South Carolina prepares to launch nation’s latest hemp program

By Margaret Jackson

South Carolina is gearing up to become the latest state to allow hemp cultivation, a move that’s expected to create opportunities for farmers, makers of hemp-based products and ancillary companies offering goods and services to those growing and processing the plant.

The South Carolina Department of Agriculture is drafting the application and regulations governing farmers who want to grow and sell hemp under a pilot program aimed at developing new markets for the plant. The program stems from a bill signed into law in May, with the new rules set to take effect in a matter of days.

South Carolina hemp businesswoman Janel Ralph, who worked to get the legislation passed, expects hemp grown in the state will be utilized – among other things – to make plastics used in door panels for automobiles, as well as related components and mechanical parts.

“We have one of the largest BMW plants here, and we have a Boeing plant,” said Ralph, founder and CEO of Palmetto Harmony, a Conway-based provider of therapeutic hemp products that include capsules, essential oils, topicals and vape oil.

Program timetable

The Department of Agriculture’s goal is to have the hemp rules in place by July 1, said Clint Leach, assistant commissioner in the department’s division of external affairs and economic development.

“We’ve looked at Colorado, Tennessee and Kentucky and are using those states’ applications as templates,” he said. “Ultimately, we will have some type of hybrid, but we don’t think there’s a reason to reinvent the wheel. We’re trying to be as expeditious as possible.”

In the first year of South Carolina’s program, 20 farmers will each be able to grow hemp on up to 20 acres of land.

In the second year, 40 farmers will each get a permit to grow up to 40 acres. In the third year, the agriculture department – in conjunction with local universities participating in the program – will determine how many permits to issue.

In addition, a provision in the South Carolina law is designed to protect farmers who mistakenly grow hemp containing excessive THC so they don’t have to destroy the crop.

Opportunity knocks

The new program is expected to create opportunities for entrepreneurs in addition to the farmers who grow the plant. On top of plastics, hemp can be used to make clothing, skincare products, paper and food.

Hemp also holds the potential for use in construction as a substitute for wood. In Australia, for example, a piece of the hemp plant called the herd, or core of the plant, is being used to build houses.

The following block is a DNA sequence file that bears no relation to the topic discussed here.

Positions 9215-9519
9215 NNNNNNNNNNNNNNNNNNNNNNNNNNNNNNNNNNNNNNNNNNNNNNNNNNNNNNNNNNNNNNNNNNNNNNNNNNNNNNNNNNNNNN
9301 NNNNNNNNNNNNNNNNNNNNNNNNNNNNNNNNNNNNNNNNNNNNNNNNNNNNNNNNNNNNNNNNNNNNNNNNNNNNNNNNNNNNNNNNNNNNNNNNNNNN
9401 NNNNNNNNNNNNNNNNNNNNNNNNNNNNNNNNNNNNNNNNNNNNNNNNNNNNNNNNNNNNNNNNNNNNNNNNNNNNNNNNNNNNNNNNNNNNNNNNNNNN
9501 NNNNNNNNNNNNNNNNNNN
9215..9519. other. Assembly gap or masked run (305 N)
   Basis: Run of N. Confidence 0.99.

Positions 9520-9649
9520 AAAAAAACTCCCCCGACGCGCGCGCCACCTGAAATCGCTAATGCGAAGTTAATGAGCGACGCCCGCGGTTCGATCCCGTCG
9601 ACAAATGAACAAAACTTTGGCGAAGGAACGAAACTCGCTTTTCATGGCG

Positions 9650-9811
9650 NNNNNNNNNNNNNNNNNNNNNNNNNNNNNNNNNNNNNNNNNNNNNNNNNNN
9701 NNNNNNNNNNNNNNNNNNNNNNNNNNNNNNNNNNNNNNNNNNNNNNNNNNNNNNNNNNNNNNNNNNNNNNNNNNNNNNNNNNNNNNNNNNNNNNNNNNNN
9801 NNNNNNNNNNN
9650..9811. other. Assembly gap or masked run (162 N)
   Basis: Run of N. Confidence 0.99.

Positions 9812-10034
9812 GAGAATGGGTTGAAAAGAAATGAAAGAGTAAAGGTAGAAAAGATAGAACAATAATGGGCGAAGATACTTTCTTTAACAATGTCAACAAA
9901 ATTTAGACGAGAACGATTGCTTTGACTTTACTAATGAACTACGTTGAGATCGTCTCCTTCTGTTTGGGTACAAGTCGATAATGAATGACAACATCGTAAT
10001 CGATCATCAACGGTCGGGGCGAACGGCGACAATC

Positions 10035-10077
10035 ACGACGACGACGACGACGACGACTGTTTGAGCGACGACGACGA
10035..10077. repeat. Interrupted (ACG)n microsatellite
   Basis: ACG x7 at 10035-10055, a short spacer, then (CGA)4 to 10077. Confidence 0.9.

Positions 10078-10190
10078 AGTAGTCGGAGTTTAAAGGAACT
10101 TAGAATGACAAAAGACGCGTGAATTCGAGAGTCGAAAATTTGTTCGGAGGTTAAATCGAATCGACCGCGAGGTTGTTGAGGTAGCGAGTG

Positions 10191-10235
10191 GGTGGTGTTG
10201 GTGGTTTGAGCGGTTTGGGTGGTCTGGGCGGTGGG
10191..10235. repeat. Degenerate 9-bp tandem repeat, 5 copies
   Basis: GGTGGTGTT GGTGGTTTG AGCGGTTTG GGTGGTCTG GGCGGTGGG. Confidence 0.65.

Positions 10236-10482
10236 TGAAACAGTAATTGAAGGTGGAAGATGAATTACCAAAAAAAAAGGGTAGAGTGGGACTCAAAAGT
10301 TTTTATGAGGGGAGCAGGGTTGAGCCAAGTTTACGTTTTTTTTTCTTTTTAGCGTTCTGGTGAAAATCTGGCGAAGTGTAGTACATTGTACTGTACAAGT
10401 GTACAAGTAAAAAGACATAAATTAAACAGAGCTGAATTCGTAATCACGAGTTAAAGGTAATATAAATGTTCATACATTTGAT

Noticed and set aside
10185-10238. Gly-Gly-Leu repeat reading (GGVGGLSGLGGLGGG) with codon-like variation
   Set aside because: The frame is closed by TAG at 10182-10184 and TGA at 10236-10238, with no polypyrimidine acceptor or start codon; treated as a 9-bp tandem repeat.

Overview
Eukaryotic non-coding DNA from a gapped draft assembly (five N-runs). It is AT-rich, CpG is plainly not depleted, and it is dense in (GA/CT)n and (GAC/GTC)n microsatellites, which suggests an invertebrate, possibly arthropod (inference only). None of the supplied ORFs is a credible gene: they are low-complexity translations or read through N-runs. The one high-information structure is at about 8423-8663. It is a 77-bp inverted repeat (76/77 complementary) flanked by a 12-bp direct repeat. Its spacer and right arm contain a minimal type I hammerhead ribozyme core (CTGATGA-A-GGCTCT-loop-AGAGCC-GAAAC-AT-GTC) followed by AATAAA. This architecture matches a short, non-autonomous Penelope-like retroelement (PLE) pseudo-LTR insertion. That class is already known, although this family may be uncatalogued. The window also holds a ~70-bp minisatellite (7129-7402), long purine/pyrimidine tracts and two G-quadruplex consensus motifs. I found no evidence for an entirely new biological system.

Additional markets could emerge, with hemp replacing fiberglass used in upholstery and carpets, according to a report from the U.S. Department of Agriculture.

Potential new markets

South Carolina’s hemp cultivators will be required to collaborate with an institution of higher learning to develop products and a market for those goods – be they therapeutic or used in automobile manufacturing.

They also must contract with buyers for their hemp.

Leach, for his part, is taking a wait-and-see attitude in terms of what new markets may emerge from South Carolina’s pilot program.

“I don’t think opening market channels can be done overnight,” he said. “Once we see the data, know what types of seeds are growing best, and what those plants are used for – that will determine our ability to help open up markets for farmers. It will take at least a harvest season or two to get real data-driven results.”

Growing her own hemp

Ralph, the businesswoman, is hoping to land a cultivation permit so she can grow her own hemp rather than buy it from Kentucky, as she does now.

To secure a cultivation license, her first task will be to find a research partner such as South Carolina State University.

“They want you to have a commitment from a university to do research,” Ralph said. “I’m trying to figure out what’s going to be the best fit for my company.”

Thirty-one states, including South Carolina, allow hemp cultivation under provisions spelled out the federal 2014 Farm Bill. The law authorized production for research purposes and a few select pilot programs.

Consequently, much of the hemp currently used in the United States is imported.

Sales of hemp products across the country hit $688 million in 2016, up 25% from the previous year, according to a survey by the Hemp Business Journal and industry advocacy group Vote Hemp. Personal care products had the largest share of the market at 24%, followed by food and hemp-derived CBD products at 19% each.

Easy crop

From an agricultural standpoint, hemp is a great crop. It doesn’t need much fertilizer and grows well almost everywhere. It’s naturally resistant to pests, so farmers don’t have to use as many pesticides.

But because of its close relationship to marijuana, growing it can be a risky venture. Under the 2014 Farm Bill, hemp plants cannot contain more than 0.3% THC. Crops with a THC content of more than 0.3% must be burned.

Ralph said that unlike other states where it’s legal to grow hemp, the South Carolina law has a “reconditioning clause” that helps protect farmers from a total loss of a crop that has more than 0.3% THC. The clause allows producers of hemp products to bring the THC levels down to 0.3%.

In the case of Palmetto Harmony’s oils, the reconditioning is performed during the extraction process, Ralph said. If the hemp is being used for grains, more stalk and stem is ground into the product.

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